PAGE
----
I used to be an extremely regular blood donor.

I donated a couple times in high school, and once I went to the University of North Carolina for college, became a frequent donor at blood drives in my dorm. One year, I even donated blood on the floor of the Dean Dome during a major annual drive. I also became a regular platelet donor, a longer and more complicated process, but one that’s a critical need in the healthcare system. Over the course of two years, I donated more than 60 units of platelets.

And yet: It’s been almost a decade since I was eligible to donate blood or platelets.

I became ineligible when I came out as gay and had sex with a man for the first time. Since the 1980s, the Food and Drug Administration (FDA) had prohibited men who have sex with men from donating blood. My undergrad self understood the rules, but also knew the policy didn’t make sense. I happened to be in Washington, D.C. on an internship in the summer of 2010, and went with my friend Marjorie to an FDA hearing on the policy. I spoke during public comment, and even gave several media interviews about the policy. Shortly after, a friend asked if I thought the policy change was “discriminatory.” At the time, I said no. I understood some of the history of the HIV epidemic and believed the policy to be outdated, sure, but wanted to believe it was grounded in science. I convinced myself that there was a distinction because the policy change that prohibited donations based on a sexual act, and not simplify identifying as gay.

I’m no longer so forgiving.

I wrote an opinion piece for qnotes about this policy in 2016. At the time, the Food and Drug Administration had changed the policy from a lifetime deferral for men who have sex with men to a one-year deferral — which means you can donate after a year of celibacy. Blood screening and safety technology has radically improved, and the advent of PrEP means an HIV negative donor on the medication can donate with almost complete certainty they are HIV negative.

Six months after I wrote that piece, the Pulse shooting happened. That moment pained me. There were calls for changes to the policy given the urgent need for blood to treat the victims. That moment illuminated for me that the roots of the blood ban aren’t based in science, but based in stigma and shame. The same stigma and homophobia that causes individuals to kill based on sexual orientation or the color of someone’s skin is also found in a policy that bars gay men from donating because of the stigma that gay sex is “dirty” or “filthy.” The science simply does not stand behind this policy.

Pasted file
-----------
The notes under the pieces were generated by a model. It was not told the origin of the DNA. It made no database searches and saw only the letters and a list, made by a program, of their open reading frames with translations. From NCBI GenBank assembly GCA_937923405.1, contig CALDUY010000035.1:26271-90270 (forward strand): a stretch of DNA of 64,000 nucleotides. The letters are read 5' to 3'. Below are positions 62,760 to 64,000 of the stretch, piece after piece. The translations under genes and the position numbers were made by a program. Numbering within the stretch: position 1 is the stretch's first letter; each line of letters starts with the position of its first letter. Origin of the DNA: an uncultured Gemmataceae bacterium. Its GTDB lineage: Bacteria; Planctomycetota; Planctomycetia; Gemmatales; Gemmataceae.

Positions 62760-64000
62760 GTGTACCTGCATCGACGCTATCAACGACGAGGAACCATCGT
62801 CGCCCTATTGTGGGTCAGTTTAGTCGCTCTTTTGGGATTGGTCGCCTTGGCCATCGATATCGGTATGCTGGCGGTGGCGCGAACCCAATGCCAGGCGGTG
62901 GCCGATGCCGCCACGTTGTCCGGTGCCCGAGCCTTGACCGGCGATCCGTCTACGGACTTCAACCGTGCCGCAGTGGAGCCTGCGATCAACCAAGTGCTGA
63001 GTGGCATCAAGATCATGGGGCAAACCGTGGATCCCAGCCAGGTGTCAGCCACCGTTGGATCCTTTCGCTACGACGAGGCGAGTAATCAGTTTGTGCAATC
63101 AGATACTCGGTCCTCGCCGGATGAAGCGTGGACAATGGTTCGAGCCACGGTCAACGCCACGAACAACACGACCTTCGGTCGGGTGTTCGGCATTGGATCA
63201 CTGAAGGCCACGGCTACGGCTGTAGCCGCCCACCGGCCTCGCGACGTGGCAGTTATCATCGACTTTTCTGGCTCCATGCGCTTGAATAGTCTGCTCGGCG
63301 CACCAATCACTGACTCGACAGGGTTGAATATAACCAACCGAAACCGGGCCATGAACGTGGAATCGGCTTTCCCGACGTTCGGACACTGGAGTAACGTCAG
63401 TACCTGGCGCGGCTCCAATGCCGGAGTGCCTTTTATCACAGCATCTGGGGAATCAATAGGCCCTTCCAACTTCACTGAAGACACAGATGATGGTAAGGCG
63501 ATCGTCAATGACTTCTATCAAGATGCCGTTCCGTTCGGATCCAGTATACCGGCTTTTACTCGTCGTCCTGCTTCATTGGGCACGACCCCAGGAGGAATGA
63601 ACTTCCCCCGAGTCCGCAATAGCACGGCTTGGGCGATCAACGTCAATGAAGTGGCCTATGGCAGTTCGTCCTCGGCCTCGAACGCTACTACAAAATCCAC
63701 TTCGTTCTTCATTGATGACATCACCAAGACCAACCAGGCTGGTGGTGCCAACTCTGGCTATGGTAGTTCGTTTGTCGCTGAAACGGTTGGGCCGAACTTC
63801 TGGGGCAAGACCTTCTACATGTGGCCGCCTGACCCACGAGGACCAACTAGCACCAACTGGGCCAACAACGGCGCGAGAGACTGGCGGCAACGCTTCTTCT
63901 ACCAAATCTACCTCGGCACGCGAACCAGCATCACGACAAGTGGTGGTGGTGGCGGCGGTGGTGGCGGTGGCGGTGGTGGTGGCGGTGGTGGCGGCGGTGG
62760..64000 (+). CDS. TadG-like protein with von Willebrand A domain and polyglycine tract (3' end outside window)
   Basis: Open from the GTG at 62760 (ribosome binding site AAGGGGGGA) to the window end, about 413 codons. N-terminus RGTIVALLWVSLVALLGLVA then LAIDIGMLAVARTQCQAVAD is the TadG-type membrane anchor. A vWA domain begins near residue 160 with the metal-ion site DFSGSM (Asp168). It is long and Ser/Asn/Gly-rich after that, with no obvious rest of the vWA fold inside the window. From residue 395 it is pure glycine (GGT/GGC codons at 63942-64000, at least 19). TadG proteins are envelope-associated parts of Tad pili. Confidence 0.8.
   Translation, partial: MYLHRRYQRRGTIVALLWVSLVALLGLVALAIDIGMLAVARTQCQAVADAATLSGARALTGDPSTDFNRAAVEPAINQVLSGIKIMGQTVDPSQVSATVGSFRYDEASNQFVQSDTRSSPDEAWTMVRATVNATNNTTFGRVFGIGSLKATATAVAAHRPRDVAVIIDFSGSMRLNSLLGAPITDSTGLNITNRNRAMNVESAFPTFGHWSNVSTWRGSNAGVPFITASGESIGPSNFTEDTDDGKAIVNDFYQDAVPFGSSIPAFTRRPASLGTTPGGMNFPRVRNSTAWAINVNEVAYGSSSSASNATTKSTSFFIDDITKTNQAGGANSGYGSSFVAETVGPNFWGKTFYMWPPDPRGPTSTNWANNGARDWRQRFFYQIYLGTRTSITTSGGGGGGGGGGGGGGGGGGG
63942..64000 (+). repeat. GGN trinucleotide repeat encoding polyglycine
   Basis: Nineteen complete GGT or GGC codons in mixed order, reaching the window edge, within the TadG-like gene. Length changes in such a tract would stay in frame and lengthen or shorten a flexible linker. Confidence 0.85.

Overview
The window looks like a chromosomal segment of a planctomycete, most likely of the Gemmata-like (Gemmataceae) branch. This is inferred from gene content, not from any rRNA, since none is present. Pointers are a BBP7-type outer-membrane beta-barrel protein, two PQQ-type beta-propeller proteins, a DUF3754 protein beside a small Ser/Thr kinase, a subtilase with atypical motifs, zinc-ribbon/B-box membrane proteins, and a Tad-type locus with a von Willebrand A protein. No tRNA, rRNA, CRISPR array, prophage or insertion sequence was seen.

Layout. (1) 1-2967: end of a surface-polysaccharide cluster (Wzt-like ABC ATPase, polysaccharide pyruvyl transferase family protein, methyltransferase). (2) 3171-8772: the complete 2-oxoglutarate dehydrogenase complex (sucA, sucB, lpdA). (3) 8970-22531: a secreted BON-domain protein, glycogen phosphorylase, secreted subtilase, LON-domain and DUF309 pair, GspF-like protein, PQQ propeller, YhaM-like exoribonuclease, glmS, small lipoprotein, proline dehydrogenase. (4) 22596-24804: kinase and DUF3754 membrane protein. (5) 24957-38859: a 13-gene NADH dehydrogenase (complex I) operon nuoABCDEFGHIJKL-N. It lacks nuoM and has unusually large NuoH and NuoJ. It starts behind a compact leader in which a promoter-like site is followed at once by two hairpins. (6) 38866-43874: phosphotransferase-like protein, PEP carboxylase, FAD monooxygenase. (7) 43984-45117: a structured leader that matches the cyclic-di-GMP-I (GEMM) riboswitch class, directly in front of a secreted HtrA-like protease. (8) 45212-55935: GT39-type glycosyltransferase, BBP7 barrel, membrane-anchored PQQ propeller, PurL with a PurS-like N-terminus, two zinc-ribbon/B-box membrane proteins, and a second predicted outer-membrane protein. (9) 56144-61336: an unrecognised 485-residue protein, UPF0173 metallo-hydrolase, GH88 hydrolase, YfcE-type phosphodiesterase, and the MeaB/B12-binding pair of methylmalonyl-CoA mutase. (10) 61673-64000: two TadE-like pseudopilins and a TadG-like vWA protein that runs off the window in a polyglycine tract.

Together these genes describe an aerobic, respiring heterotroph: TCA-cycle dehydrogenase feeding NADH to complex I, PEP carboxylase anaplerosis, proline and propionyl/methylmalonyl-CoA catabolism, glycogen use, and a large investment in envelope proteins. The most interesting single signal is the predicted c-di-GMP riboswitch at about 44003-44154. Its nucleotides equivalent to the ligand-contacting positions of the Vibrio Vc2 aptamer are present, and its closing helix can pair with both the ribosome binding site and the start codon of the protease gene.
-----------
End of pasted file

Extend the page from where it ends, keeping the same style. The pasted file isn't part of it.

And here we are four years later, another change.

We are in the middle of a public health crisis and a desperate need for blood donors. On April 2, the FDA again announced that it was revising the policy again, changing the deferral period from one year to three months. In many ways, it feels like a big win. Compared to a lifetime deferral that was in place a decade ago, this change feels like we’ve come a long way.

Yet it’s also a slow drip. Many countries across the globe, including Italy, Spain and Mexico, have risk-based deferral systems that have been in place for years. Especially with PrEP, there’s no grounding in science to have a blanket deferral period in place for all men who sleep with men.

It’s unfortunate it took a pandemic to change a policy rooted in discrimination. I hope it takes less than four years for the FDA to finally end this prejudiced, blanket ban once and for all.

Lee Storrow is the executive director of the North Carolina AIDS Action Network.

Lee Storrow is executive director for North Carolina AIDS Action Network.